These are the most popular choice for a loan between say £1000 - £25000. As there is no asset secured against the debt lenders conduct credit checks and consider your incomings and outgoings before agreeing on a sum to lend. The interest rates are mostly higher than with a secured loan as a result. Borrowers may see unsecured loans labeled as ‘home improvement’ or ‘car’ loans, but they are all the same thing, just with a designated purpose.


The advantages of taking out a personal loan


• You should have the cash quite quickly after applying
• You can borrow both small and larger amounts
• The interest rate is often fixed, making repayments predictable
• The repayment length is often quite flexible, so you can choose something to suit your

circumstances
• In some cases you can make extra payments without penalty
• They are cheaper than borrowing cash from a credit card


Disadvantages of taking out a personal loan

• The interest rate may be higher than other borrowing options (e.g. an overdraft)
• Loans of less than £1000 are difficult to find, so you could end up borrowing more than

you really need, which means higher repayments
• If you need a secured loan you risk valuable assets
• The best rates are reserved for customers with excellent credit scores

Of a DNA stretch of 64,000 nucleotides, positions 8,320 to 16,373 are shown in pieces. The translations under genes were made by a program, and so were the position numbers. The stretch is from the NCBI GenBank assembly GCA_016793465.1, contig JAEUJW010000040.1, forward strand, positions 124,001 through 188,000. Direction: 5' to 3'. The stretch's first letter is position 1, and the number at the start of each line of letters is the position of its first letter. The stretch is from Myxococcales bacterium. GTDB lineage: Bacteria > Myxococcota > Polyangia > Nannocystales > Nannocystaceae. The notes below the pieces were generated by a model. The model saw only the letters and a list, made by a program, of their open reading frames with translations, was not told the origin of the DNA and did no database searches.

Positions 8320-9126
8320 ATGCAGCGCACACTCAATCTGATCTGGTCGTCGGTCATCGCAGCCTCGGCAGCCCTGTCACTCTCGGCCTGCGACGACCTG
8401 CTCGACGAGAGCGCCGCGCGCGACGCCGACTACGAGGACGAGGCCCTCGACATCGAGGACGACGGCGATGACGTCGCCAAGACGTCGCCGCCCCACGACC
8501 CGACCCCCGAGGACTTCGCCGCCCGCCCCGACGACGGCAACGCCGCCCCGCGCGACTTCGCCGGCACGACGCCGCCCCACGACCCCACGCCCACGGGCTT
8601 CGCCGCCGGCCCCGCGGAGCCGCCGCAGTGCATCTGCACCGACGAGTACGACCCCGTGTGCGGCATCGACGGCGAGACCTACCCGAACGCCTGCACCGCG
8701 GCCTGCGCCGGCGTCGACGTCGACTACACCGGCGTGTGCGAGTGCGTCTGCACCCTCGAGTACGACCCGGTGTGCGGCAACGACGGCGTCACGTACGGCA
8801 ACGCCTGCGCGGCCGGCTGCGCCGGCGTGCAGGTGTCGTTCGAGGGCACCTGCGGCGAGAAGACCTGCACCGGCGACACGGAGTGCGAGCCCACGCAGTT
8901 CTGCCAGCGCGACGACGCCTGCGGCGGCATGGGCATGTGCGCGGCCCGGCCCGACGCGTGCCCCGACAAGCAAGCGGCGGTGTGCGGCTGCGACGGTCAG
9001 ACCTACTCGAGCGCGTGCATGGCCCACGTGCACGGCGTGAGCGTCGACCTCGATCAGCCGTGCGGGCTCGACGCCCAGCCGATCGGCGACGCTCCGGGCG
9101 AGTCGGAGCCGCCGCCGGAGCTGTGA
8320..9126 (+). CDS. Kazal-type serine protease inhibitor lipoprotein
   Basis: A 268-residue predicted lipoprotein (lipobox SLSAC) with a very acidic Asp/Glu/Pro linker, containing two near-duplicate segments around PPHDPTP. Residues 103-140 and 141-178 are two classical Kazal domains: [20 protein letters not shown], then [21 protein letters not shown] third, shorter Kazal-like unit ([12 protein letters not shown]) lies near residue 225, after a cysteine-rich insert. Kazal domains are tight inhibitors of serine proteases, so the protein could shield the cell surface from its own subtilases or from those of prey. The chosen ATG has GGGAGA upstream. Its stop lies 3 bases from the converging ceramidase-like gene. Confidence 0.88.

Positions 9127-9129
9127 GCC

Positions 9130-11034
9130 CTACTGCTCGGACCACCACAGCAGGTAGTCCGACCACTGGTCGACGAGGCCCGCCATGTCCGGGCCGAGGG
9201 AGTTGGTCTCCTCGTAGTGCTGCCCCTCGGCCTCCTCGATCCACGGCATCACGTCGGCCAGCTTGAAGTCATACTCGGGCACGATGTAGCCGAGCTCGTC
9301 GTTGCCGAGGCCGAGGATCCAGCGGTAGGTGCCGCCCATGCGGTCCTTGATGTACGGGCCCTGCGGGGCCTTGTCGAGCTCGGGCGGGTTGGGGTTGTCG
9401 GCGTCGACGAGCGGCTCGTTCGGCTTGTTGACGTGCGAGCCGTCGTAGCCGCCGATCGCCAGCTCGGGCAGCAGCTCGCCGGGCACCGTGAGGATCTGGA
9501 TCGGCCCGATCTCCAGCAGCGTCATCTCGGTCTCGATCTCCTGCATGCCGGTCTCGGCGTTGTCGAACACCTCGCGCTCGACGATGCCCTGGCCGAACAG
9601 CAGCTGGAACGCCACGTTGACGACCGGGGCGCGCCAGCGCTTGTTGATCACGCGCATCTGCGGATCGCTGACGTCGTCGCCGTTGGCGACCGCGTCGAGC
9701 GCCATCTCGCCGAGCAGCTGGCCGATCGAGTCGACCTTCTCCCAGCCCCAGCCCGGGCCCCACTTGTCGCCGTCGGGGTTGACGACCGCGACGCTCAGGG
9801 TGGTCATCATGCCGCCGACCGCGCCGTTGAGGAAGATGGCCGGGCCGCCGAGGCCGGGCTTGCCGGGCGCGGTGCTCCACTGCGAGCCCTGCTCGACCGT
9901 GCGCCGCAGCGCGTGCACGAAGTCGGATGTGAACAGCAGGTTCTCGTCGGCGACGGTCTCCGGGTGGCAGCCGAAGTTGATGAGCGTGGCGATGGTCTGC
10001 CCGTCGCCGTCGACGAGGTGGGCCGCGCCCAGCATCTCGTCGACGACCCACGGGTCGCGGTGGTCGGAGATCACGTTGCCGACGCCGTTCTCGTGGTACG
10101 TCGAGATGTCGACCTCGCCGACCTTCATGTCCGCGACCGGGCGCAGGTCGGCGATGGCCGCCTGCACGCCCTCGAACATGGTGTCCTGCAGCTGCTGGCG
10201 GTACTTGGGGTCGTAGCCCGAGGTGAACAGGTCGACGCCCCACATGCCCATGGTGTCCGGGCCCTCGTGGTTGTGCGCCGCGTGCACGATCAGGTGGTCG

The costs involved with personal loans
Although the interest which will be added is to be expected there can be other charges that come with a personal loan, so it is worth checking out what the bottom line cost of any personal loan you enquire about actually is. These could include:


• Brokering fees
• Payment protection insurance (to cover payments if you lose your job or become ill, etc)
• Fast transfer fees (if you requested this service)
• Penalty fees for payments which are missed.
• An arrangement fee
• Early repayment (of whole or part of the loan) penalty fees


Interest rates
Nothing is for nothing, but that doesn’t mean you need to pay more interest on a personal loan than you absolutely need to. If you have the flexibility to shop around then do so as interest rates can differ quite dramatically between lenders, and even a marginally lower rate is worth having.

Working out how much interest rates really do add to a loan can be tricky, so rather than concern yourself with APR’s etc insist on seeing the total you will pay back, in writing. You could find that paying back a certain sum over 3 years rather than say five saves hundreds of pounds in interest.


There’s a lot to think about when considering a personal loan, but hopefully this guide had given you plenty of useful information to get started with. If you want to learn more, head over to Oink Money - Personal Loan UK.


DISCLOSURE: The author does not have any stake in the listed equities


The views and opinions expressed in this article are those of the authors, and do not represent the views of equities.com. Readers should not consider statements made by the author as formal recommendations and should consult their financial advisor before making any investment decisions. To read our full disclosure, please go to: http://www.equities.com/disclaimer